As we continue our journey toward better golf, let’s review for a moment why the process of skill development provides an excellent pathway to fulfilling each golfer’s capabilities. The capabilities of a golfer — or athletic ceiling — as I call it, plays an important part in how good a golfer can be, and how fast skills can be developed. A golfer’s “ceiling” of course, can also be altered by golf fitness, nutrition, participation in other activities, etc. But while I feel very knowledgeable in these other areas of performance, my strongest suit is in helping golfers reach their capabilities, not in changing their capabilities, ergo the emphasis on skill development.
Human performance differs in each category of life; in our work, sports, art, and so forth, but not by much. Michelangelo had talent, but if he had worked at his art only once a month, would we ever have known and admired his work centuries after he was gone? Same holds for golf – a once-a-month effort won’t result in skill development. Also, I’ll wager nobody ever told Michelangelo how to hold a paintbrush or sculpting tool in his hand, or how to make his artistic impressions on canvas or marble. He discovered his own techniques through acquiring knowledge on the subject, and by experimentation.
With all my preaching about skill development, I don’t want to create the impression that I believe technique is not important, in golf or in any other human movement for that matter. For example, the technique employed in how we walk and stand has an impact on how our bodies feel, and whether the movements are efficient, graceful or otherwise. But in addition to technique, working on the skills needed to improve any physical activity, such as golf, helps us find our own way in acquiring that skill. Simply put, we acquire a technique by discovering what works best for us during the skill development process. That process is never complete, and is always ongoing.
As an instructor my job is to do skill assessments with a student to determine where and how the student could benefit the most. We then start by working on that skill, and I let students either discover skills on their own, or guide them to techniques that help them accomplish the skill. How much I interject or guide is usually based on their knowledge and experience in the game, and their comfort level with the process.
The skill discussed today is club face awareness– the ability of a golfer to know where the club face is at impact. This is because the direction of club face at impact has the greatest influence on the initial starting direction of the golf ball. There is a lot of science about how much the club face affects the starting direction of the golf ball, based on how much loft the golfer delivers at impact. But instead of getting deep into the physics of ball flight, let’s just say that if you want to change the starting direction in a full swing shot, the club face direction at impact will need to change to make this happen. The greater the swing speed the greater the importance on the club face awareness.
The best club face awareness skill assessment is done by inserting a golf alignment stick, or survey stick, vertically into the ground 10 yards in front of the golf ball on the golfers target line, making the stick an intermediate target. Placing a pool noodle over the alignment stick helps visually, in my opinion. Since we know club face at impact greatly affects starting direction, the golfer will need to hit one left of the stick, try to hit the stick or directly over the stick, and then right of the stick. If a golfer can accomplish all three over and over again they have a grasp on this skill. If not, there is work to do. This assessment is also a great drill for improving the skill. Usually a golfer will have one side that is much easier for them to start the golf ball. This is good information for the instructor and golfer.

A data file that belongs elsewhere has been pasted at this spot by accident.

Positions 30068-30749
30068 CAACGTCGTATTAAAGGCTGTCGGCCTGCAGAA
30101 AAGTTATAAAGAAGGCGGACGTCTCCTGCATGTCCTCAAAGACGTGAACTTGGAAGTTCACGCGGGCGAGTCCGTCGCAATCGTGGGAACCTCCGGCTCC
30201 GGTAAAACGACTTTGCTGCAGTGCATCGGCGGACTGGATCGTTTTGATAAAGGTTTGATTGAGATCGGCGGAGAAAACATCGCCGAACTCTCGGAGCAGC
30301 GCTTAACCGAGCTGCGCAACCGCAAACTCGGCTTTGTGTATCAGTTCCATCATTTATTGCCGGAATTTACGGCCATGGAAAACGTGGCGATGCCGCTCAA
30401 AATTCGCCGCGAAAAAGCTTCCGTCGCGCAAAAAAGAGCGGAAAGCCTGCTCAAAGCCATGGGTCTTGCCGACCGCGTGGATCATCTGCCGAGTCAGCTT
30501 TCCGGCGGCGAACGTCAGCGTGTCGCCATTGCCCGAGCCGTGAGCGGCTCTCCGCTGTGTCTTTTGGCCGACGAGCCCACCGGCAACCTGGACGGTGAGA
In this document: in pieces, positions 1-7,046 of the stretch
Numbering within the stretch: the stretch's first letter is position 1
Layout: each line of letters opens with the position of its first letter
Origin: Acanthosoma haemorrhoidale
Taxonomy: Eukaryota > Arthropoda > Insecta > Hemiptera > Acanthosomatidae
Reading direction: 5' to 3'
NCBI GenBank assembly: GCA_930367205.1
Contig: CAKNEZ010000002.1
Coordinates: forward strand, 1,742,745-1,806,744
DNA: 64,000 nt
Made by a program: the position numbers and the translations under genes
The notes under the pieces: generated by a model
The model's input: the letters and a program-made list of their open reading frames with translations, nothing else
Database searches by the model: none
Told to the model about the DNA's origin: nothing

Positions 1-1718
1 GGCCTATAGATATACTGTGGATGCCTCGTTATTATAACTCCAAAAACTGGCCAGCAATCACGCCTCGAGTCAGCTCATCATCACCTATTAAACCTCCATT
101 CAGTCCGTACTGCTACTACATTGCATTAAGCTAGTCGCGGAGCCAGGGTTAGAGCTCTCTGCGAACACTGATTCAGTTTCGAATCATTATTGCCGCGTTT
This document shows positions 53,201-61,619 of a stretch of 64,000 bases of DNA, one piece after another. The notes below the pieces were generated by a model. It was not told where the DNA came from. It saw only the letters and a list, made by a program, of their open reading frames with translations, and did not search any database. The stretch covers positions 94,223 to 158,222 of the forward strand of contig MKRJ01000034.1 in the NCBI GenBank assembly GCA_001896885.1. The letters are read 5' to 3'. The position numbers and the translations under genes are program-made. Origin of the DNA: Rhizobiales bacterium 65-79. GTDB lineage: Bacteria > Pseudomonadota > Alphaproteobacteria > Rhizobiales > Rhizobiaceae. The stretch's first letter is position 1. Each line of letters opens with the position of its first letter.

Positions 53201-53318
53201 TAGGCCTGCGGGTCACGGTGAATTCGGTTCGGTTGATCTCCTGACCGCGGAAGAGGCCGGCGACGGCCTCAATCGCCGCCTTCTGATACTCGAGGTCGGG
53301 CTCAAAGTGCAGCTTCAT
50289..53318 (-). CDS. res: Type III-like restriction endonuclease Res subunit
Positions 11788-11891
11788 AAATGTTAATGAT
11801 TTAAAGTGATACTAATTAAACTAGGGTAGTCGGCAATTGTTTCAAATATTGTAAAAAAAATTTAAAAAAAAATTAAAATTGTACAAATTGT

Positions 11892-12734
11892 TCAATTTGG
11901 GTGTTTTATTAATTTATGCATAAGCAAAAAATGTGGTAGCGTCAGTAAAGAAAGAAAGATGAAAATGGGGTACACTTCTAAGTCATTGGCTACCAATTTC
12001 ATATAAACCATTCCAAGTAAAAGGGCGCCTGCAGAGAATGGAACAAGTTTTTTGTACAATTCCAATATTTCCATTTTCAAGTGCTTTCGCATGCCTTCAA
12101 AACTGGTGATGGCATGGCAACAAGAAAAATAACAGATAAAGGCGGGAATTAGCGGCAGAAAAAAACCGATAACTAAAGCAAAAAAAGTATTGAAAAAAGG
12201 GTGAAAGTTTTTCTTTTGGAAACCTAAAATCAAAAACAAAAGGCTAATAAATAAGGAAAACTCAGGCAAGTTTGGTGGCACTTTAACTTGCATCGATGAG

Golfers who have a common miss — left or right — should try to hit it to the other side of the stick. For example, golfers who miss to the right a lot should try to hit the ball to the left of the stick multiple times. For students who have a dominant miss to the right, I ask them to hit it far to the left — how far left depends on how bad their usual miss is to the right. In this drill, it is surprising to me how many times students will hit a shot dead straight trying to hit it the opposite way of the miss, and solid contact usually improves as a result.
Again, the goal for me is not to tell a student how to accomplish a task, but to give them just enough information so they understand the physics of the situation; then set the task, and help guide them through the discovery process. I might have to guide the less experienced golfer a touch more, but I try to stay out of the process as best I can, because I’m not in the student’s skin. I can’t feel what they feel. The way I see it, whatever a student feels while attempting to hit a shot 40 yards left and getting an absolutely straight shot in the bargain is a skill development worth its weight in gold. In that event, all I can say is, “Ok…do that!”
If you have problems with starting direction try this process and let me know how it works. It can be done on your own, or with your coach. Working on club face awareness impacts a player’s performance positively in multiple skills, making it the most important skill in golf. Best of luck, and I hope this helps.
Todd Elliott is the Head Golf Professional at Hideaway Beach Club on Marco Island, Florida. Todd is a PGA and CMAA member. Todd is Titleist Performance Institute Level 3 Golf Certified. To contact Todd email him at firstname.lastname@example.org, or on Twitter @elliottgolfpro.